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Technique and Training

Chop, Slap, Stab

Violence is not the answer!

Scott Bay | August 1, 2013

Coaches often talk about the recovery, the catch, the rotation of the body, and a lot of other things that contribute to fast freestyle. Granted, there are a lot of things that are matters of style, but on a recent trip to the pool, a few different entry types started to emerge and none of them facilitate fast swimming for most people.

The Chop

The chop is characterized by a very flat body position and a very low angle of the upper arm in relationship to the surface of the water. Choppers tend to chop at the water, plunging the thumb in first on the entry. The momentum of the arm carries in front of the head, creating overreaching, which, at best, requires energy to stop the lateral movement of the hand. At worst, the hand swings wide, breaks the swimmer’s streamline, and slows forward momentum.

The Slap

Slappers reach way over the water and hammer the whole arm down at once, creating a huge splash with the arm. Splashes on all entries mean that the surface of the water is absorbing some of the energy you are putting into swimming without giving anything back, and worse yet, creating turbulent water that is hard to hold.

The Stab

Stabbers’ hands enter the water with the thumb or fingers very early and then pull. They have a very high stroke rate and stroke count because they're not grabbing ahold of the water. This tends to be a motion of pushing down to the bottom of the pool before initiating the stroke.

Quick Fixes

There are a few drills that work for fixing a lot of these issues:

  • Freestyle head-tap: Tap the tip of your middle finger to the top of your head with each arm recovery, making sure the head position is facing down at the time of the tap and not while the head is turned to breathe.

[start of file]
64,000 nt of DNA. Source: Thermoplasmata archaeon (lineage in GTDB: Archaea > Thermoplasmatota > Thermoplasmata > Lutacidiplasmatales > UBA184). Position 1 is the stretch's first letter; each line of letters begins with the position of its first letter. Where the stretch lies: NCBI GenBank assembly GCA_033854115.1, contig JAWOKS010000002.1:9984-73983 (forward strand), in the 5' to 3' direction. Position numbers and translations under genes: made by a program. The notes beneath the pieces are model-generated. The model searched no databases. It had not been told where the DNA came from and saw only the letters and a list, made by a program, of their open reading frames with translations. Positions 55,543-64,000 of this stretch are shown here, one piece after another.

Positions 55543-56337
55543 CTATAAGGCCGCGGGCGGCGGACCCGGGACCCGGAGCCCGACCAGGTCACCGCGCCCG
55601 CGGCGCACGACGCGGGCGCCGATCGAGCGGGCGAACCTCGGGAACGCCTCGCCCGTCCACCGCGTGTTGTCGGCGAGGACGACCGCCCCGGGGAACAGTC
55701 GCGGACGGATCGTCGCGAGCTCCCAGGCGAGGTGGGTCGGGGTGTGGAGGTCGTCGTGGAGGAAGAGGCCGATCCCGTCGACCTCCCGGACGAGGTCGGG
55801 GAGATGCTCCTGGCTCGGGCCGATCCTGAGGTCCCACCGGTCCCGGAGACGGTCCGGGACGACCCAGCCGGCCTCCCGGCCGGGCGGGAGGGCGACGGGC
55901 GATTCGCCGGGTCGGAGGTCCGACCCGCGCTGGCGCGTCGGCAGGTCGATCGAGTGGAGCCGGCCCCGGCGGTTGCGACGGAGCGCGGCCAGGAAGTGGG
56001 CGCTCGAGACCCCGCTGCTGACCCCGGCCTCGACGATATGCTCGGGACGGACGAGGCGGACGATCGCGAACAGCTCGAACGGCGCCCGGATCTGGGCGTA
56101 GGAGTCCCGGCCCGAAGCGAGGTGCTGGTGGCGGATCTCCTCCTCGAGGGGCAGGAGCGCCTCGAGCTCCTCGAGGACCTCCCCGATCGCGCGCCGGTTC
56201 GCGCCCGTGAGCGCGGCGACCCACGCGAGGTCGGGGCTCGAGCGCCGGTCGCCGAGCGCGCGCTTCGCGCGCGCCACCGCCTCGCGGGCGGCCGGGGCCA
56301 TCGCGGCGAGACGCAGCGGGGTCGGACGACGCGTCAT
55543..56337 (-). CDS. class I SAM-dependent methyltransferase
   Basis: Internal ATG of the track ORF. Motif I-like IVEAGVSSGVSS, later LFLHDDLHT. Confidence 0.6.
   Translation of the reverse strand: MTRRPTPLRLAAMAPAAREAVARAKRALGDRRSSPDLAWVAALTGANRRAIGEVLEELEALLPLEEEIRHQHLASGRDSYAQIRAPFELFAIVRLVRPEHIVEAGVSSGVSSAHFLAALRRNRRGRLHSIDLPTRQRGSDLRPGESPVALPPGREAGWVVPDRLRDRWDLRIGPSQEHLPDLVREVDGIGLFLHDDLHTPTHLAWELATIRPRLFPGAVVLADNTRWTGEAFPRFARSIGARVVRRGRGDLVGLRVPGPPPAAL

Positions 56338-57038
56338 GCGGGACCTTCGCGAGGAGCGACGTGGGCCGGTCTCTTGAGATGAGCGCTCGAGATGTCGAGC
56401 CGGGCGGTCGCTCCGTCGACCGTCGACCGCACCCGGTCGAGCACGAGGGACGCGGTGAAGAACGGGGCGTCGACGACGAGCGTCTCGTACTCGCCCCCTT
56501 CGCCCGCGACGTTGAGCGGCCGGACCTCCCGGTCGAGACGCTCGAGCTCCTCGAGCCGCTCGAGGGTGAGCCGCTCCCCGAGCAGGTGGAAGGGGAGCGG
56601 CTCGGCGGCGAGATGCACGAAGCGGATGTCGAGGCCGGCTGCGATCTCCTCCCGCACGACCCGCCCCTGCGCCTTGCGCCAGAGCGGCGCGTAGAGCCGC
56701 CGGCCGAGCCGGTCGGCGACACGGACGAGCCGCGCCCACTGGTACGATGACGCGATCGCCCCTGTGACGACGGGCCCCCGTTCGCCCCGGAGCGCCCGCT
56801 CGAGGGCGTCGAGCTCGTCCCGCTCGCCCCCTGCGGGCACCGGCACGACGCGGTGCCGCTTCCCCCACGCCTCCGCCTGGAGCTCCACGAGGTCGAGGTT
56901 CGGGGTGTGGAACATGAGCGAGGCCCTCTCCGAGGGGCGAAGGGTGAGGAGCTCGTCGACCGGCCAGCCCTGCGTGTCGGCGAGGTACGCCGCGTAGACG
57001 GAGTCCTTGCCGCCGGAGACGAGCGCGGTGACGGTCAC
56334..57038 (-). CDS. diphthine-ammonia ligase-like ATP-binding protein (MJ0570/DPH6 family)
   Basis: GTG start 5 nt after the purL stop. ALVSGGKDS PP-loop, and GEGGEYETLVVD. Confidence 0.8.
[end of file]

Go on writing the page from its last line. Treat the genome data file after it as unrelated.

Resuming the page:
• Shark fin/sailboat: Hesitate before the entry and make a shark fin or sail with the upper arm and forearm. This takes a lot of core control.
  • Quiet swimming: Try to slip the hand in the water with no splash and without pulling any bubbles under the water.
  • Catch-up: Slow down the stroke rate to help keep your balance in the water. Wait for one hand to catch up with the other. Keep your hand strike shoulder-width apart and don’t touch them together up front; touching in front can lead to overreaching across the centerline of the body.

You can also make hybrid drills out of all of these by combining two or more to work on more than one thing at a time.

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About the Author—Scott Bay

Scott Bay is a USMS-certified Masters coach and an ASCA Level 5 coach and has been actively coaching and teaching swimming since 1986 to swimmers of all ages. The Masters swimmers he currently coaches include national champions, All Americans, and world record holders, who have swum to more than 300 Top 10 swims and 30 world records in just the past 5 years. Throughout his career Bay has taught thousands how to swim or how to swim better. He’s also written numerous articles on technique and coaching and contributed to USMS’s coach certification curriculum. Bay presents at clinics across the country and has written an instructional book, “Swimming Steps to Success.” (Human Kinetics, 2015). Bay is the past chair of the USMS Coaches Committee, and the Head Coach of YCF Masters.

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